- Claude Monet
- Stamped with the artist's signature (lower right); stamped with the artist's signature on the reverse
- Oil on canvas
E. & Alice Tériade (1947 and sold: Christie's, New York, November 8, 2000, lot 26)
Private Collection, United Kingdom (acquired at the above sale and sold: Sotheby's, London, June 21, 2004, lot 17)
Dickinson Gallery, London
Acquired from the above by the present owner
Zurich, Kunsthaus, Claude Monet, 1840-1926, 1952, no. 125 (titled Champ d'Iris)
Yamaguchi, Prefectural Museum of Art, Claude Monet, 2001, no. 54, illustrated in color in the catalogue
Bronx, The New York Botanical Garden, Monet's Garden, 2012, no. 4, illustrated in color in the catalogue
Denis Rouart, Jean-Dominique Rey & Robert Maillard, Monet Nymphéas, ou le miroir du temps, Paris, 1972, illustrated p. 189
Daniel Wildenstein, Monet, Catalogue raisonné, vol. IV, Lausanne, 1985, no. 1825, illustrated p. 265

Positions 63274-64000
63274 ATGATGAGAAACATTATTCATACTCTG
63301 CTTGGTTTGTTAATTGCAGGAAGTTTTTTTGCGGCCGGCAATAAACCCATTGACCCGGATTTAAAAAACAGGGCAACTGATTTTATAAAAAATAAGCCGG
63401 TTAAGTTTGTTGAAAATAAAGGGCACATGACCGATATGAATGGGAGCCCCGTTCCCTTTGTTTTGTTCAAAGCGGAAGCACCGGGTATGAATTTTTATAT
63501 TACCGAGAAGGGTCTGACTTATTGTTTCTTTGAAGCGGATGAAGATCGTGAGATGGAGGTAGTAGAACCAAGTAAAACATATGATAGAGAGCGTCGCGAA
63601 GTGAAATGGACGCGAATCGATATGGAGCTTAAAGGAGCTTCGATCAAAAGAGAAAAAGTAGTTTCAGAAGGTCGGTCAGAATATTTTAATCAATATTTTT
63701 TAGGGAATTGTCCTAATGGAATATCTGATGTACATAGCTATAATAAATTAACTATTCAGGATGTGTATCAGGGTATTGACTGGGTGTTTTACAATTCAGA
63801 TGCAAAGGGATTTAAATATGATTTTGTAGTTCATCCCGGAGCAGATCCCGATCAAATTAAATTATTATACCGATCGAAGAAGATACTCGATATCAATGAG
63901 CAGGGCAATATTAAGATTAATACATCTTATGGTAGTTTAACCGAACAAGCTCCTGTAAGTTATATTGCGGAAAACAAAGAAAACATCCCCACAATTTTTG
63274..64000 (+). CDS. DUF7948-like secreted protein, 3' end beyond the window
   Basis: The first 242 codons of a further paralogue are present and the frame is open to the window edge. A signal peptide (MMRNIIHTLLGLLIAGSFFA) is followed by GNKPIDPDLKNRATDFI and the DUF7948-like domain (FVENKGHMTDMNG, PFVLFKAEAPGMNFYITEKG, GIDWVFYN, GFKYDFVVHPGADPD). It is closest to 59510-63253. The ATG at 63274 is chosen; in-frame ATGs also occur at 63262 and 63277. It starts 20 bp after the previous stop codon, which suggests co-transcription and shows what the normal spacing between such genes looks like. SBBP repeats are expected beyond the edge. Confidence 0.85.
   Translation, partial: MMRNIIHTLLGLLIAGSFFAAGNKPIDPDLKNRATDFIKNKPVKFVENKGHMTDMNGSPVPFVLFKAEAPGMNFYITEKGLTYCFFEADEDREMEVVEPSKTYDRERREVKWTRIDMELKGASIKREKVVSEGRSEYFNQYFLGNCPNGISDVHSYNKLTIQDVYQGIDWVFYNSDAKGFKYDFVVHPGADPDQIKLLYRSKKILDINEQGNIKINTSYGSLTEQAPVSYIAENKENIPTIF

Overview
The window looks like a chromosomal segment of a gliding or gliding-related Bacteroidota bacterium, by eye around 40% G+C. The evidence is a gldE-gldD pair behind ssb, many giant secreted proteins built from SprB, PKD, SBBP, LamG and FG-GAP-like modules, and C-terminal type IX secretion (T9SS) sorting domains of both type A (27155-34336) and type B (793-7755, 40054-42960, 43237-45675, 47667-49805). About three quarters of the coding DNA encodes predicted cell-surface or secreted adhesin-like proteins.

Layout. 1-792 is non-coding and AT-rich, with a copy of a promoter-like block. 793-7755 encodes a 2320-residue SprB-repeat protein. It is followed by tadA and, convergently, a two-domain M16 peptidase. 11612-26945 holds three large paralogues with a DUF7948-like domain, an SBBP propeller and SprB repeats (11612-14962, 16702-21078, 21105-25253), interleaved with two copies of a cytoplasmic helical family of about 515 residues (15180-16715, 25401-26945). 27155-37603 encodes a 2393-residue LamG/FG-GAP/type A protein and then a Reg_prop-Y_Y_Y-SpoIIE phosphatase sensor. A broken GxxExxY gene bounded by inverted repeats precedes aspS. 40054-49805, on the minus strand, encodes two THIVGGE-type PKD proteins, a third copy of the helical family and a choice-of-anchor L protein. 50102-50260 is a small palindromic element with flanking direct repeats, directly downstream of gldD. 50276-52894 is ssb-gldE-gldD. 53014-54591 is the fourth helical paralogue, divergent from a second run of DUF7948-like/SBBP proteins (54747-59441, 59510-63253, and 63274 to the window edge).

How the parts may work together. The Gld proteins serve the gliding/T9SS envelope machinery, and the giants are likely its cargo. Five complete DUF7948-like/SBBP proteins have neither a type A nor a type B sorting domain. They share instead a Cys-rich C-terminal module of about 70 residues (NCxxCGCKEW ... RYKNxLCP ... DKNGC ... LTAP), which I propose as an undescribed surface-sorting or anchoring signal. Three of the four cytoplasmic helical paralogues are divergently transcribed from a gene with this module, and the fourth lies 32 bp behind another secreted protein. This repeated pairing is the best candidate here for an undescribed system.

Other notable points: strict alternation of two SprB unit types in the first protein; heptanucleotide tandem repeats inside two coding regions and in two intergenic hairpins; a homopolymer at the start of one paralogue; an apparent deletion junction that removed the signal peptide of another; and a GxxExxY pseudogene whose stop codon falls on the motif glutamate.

Daniel Wildenstein, Monet, Catalogue raisonné, vol. IV, Cologne, 1996, no. 1825, illustrated p. 865
The present canvas dates from circa 1914-17, and was painted in the midst of the First World War. Monet was close to the nation's turmoil during this period, with his son on the battlefront and evidence of the wounded in nearby villages. These hyper-saturated, abstracted compositions appear to be a meditative attempt at drowning out the surrounding din. What better way to honor the sanctity of life than to immerse yourself in it, and Monet's painting here was a direct response to that very human need to reconcile the coexistance of beauty and destruction.
The present work was one of two major canvases by Monet exhibited at the New York Botanical Gardens earlier this year in conjunction with a major floral recreation of Monet's garden at Giverny. This picture was selected by Paul Hayes Tucker to exemplify Monet's late career.